Trainwreck Review

Trainwreck a romantic comedy directed by Judd Apatow, written by Amy Schumer, starring Amy Schumer, Bill Hader, Collin Quinn, Brie Larson, Tilda Swinton and LeBron James. Trainwreck is the story of Amy (Schumer) who is a woman non-committal and comfortable in her sexuality. Through work, she has to write an article on Aaron (Hader), a sports doctor, and then they fall in love and commence the standard romantic comedy formula. Just because Trainwreck follows the typical romantic comedy formula does not mean that it was not an enjoyable film. It was enjoyable because the film is a well-executed romantic comedy.

That being said one of the greatest strengths of the film is the film’s cast. Schumer and Hader were great in the film and had excellent chemistry. However, the strength in the cast came from the supporting cast. Tilda Swinton was great as Schumer’s boss, and she was unrecognizable, I did not know that was even her until I saw her name in the credits. Swinton looks like an entirely different person. Collin Quinn as the father was fantastic, and by fantastic, I mean he was award caliber. Daniel Radcliff and Marisa Tomei using dogs as sexual double-entendre in the film’s film within the film were hysterical. The biggest surprise was the performance of LeBron James. James is funny in the film and proves that he has some comedic chops, he was not quit his day job good, but he provided a solid supporting performance. The other strength of the film was Schumer’s script. The film was full of laughs, it was witty, and it was full of heart. The best about Schumer’s script was that the lead character was a female. While there have been rom-coms made prior to this film that had female leads in Trainwreck Schumer’s character is an archetypal masculine character. In the standard rom-com, the masculine character is the character that throughout the film changes his ways. Because the male meets the girl and the formula dictates that to be with the girl the guy has to change his ways. In Trainwreck Schumer fulfills that archetype, and in the other female lead rom-coms the female lead is still a feminine character.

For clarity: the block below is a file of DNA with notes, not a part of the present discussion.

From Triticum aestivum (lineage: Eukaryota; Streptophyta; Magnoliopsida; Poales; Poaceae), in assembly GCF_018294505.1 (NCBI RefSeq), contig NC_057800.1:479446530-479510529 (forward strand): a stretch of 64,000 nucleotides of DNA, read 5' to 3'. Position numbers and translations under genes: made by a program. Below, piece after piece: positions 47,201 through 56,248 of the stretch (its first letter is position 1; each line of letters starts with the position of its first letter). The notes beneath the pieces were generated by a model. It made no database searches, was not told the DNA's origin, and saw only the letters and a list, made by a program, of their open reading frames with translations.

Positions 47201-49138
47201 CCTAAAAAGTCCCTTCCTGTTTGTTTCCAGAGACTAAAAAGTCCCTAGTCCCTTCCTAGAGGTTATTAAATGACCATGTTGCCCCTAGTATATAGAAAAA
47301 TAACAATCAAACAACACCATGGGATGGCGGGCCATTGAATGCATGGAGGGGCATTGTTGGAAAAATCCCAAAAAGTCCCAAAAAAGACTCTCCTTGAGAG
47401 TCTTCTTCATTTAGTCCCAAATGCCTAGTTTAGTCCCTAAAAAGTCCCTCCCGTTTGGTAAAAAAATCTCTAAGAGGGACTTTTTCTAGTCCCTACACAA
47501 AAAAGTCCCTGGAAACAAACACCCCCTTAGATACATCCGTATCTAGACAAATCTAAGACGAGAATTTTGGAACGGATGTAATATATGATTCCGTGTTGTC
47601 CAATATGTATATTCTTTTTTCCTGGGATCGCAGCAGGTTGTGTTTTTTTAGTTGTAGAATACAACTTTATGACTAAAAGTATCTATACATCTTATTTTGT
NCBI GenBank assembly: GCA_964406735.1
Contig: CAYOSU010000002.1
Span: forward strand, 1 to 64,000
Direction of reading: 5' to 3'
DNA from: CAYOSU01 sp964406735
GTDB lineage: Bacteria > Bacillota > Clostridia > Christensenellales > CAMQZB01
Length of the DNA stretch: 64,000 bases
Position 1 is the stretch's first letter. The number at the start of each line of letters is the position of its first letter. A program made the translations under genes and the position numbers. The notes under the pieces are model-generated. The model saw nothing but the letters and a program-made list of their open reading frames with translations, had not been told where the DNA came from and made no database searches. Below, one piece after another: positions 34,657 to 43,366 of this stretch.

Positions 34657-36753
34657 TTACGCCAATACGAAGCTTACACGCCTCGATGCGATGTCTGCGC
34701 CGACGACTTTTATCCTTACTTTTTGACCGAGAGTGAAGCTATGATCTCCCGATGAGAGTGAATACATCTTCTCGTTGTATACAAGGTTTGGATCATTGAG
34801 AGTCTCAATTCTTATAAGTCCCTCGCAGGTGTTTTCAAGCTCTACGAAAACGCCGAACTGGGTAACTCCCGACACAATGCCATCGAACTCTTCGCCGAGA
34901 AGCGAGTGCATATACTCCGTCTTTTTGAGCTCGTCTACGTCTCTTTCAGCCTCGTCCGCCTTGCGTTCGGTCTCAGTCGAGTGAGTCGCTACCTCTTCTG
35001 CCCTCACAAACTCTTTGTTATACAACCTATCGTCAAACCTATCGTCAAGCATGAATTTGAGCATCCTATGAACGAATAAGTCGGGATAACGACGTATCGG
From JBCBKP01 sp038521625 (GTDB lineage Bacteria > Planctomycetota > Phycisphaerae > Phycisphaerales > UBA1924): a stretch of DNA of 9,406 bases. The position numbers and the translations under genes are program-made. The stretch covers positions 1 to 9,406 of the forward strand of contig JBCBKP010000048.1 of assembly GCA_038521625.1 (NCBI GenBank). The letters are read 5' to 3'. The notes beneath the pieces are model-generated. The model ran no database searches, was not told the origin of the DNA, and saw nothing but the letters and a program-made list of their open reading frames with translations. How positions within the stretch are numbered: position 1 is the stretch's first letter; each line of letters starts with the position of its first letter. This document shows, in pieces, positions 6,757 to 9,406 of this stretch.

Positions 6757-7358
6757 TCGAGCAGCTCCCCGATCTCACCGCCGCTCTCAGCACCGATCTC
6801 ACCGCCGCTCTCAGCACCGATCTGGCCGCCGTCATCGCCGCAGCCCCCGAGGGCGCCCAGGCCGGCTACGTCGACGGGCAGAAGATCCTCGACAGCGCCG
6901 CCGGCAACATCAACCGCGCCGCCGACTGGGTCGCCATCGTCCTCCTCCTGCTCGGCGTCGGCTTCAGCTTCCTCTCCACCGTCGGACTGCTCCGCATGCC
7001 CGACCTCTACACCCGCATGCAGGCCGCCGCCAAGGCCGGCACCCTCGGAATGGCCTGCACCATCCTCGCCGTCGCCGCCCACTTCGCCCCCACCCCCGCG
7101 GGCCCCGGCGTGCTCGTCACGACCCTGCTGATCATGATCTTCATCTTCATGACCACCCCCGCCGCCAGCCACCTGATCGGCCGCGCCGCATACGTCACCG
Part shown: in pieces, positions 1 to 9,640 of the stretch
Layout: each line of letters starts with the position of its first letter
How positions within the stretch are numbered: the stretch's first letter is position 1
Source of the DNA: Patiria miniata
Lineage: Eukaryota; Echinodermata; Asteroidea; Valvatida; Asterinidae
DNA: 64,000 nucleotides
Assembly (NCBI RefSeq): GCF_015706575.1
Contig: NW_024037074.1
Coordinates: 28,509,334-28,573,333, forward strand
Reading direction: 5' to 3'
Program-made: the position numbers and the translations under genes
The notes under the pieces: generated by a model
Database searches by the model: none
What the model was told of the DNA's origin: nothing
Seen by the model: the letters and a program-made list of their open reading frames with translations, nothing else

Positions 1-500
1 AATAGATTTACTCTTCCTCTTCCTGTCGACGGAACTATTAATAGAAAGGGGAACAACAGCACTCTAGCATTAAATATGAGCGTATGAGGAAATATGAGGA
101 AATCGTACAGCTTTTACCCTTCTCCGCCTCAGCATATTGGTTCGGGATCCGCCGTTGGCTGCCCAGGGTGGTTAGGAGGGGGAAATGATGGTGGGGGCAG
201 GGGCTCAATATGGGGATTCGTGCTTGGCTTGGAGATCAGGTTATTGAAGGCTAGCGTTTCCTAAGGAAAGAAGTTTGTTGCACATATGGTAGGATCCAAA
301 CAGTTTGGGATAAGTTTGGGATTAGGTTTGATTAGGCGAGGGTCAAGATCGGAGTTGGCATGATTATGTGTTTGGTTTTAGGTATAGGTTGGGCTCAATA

One of the films weaknesses was that the sister relationship between Larson and Schumer was underutilized. In the film, the relationship that Schumer has with Larson is the most important relationship that she has, with the possible exception of the one between her and her father. I thought that it was a mistake to underuse this relationship; it is just an aside throughout the movie that only comes in when it needs to be there, you know because drama. I thought that that relationship needed a much bigger emphasis on it. The only other con that I have with the film is that it runs just a little too long. There a few points throughout the film where the film just drags, and, to be frank, there are easily about twenty minutes that can be cut out of the film. Runtime has often been a criticism that Apatow receives on his films, so that is not a surprise, but still it does drag.

Overall Trainwreck is an enjoyable film, full of yucks and has a stellar supporting cast. Although it is a little long and underuses an important character relationship, I would say Trainwreck is a 3.75/5.

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